A periodic skim of intriguing news and numbers from the world of commercial litigation.
…is how much actress and musician Courtney Love reportedly paid out in two settlements for defamation stemming from her use of Twitter. “Twitter should ban my mother,” her daughter, Frances Bean Cobain, once said.
Across the twitterverse, allegations of libel and defamation via ill-advised social media rants are turning into such a cultural thing that insurance companies are now selling libel insurance to average Americans. Says one industry report: “The fact that there are more of us online, using various kinds of social media, means there is greater risk of somebody being sued. You’re going to see more cases like this going forward. The potential exposure has increased.”
companies make craft beer in the U.S.–up dramatically from 860 in 1995. While craft beer might conjure up images of anti-establishment artisans, in fact these companies are increasingly involved in a very corporate behavior: fighting over trademarks. Why? There are only so many good names for breweries and individual beers to go around. Recently, Doghead Fish Craft Brewery insisted that it owned the word “Namaste” (a popular greeting used in India and yoga studios worldwide). This was shocking news to Dipak Topiwala, an entrepreneur of Indian-decent. Dipak Topiwala, whose craft beer company was named Namaste Brewing. Topiwala took his fight to Facebook but, eventually conceded, changing the name of his company to Kamala Gardens. One Denver-based attorney summed it up like this: “It’s a land grab out there right now.”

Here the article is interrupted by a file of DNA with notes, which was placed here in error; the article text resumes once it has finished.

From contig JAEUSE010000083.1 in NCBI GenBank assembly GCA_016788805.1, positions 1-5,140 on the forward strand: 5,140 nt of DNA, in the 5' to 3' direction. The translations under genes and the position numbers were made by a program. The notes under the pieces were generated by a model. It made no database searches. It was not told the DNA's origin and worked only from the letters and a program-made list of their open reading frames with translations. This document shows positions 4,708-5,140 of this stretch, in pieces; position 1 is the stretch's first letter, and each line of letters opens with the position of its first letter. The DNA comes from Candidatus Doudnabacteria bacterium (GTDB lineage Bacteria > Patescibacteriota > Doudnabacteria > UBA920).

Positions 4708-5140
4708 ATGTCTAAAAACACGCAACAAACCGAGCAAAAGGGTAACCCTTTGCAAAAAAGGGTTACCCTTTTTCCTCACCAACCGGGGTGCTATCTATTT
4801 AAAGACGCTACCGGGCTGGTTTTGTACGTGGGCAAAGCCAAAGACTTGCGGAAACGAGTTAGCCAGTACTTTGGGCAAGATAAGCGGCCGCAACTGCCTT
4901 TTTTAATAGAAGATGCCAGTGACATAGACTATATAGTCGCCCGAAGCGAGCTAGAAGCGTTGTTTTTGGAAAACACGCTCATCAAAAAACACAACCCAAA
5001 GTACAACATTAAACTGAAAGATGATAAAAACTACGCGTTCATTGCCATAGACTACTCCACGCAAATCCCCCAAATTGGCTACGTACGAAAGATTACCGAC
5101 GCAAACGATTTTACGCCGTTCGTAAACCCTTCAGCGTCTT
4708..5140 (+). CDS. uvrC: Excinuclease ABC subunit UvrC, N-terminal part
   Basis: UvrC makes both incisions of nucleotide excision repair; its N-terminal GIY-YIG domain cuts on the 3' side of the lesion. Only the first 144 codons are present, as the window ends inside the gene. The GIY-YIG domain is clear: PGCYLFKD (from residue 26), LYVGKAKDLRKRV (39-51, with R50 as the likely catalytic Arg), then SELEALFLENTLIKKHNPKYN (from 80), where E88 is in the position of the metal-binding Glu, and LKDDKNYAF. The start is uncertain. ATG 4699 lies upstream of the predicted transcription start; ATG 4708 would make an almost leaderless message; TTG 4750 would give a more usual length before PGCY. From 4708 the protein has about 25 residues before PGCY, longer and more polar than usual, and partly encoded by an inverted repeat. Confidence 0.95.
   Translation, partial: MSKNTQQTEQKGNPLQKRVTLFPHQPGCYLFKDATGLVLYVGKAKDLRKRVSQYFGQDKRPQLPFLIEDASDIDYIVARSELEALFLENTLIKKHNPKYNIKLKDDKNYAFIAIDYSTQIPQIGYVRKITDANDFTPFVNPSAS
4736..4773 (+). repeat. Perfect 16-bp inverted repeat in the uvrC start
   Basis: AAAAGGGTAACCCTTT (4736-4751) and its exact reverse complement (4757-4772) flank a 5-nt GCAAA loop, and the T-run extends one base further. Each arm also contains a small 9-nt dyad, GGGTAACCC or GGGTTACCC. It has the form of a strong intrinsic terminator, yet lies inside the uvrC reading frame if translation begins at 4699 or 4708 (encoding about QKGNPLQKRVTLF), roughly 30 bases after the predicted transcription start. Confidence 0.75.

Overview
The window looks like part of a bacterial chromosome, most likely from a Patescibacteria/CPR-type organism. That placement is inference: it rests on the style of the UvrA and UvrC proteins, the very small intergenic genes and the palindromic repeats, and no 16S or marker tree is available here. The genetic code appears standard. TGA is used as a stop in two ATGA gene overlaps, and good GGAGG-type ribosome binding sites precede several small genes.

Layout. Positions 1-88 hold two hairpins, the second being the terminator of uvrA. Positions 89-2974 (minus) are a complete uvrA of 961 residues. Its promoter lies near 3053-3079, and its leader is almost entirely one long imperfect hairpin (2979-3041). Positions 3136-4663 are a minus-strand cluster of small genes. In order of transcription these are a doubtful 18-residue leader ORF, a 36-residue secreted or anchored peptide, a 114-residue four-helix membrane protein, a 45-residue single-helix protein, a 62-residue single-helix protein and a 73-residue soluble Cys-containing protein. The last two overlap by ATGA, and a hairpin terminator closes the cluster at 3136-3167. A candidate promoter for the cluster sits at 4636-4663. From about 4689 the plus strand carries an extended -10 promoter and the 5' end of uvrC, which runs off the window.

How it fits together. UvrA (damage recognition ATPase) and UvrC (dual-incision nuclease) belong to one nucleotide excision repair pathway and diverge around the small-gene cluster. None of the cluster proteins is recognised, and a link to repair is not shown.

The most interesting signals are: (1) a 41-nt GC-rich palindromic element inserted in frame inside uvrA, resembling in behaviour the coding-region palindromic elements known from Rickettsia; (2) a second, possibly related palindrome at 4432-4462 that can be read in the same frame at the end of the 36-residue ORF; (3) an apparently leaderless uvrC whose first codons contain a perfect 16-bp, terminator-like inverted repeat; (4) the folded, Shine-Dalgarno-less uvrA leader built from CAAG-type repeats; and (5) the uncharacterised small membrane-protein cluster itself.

Johnson & Johnson is seeking to have a $150 million product liability judgment overturned, claiming the plaintiff lied about whether its expert witnesses were being compensated for their testimony. The company, along with co-defendant DePuy Orthopaedics, has appealed for a new trial, claiming the misrepresentation about expert witness payments disadvantaged them by leading a jury to regard the experts with an increased and prejudicial level of credibility and authority.
pages long. Twitter’s guide to politicians has nearly one page for the maximum allowable characters in a tweet (140). For a company that invented internet brevity, the guide seems long. Of course, there are some politicians who clearly need to read it: (From page 30) How to delete a tweet: "On the web, select the trash can icon at the bottom of the Tweet. You will get a prompt to 'Delete.' "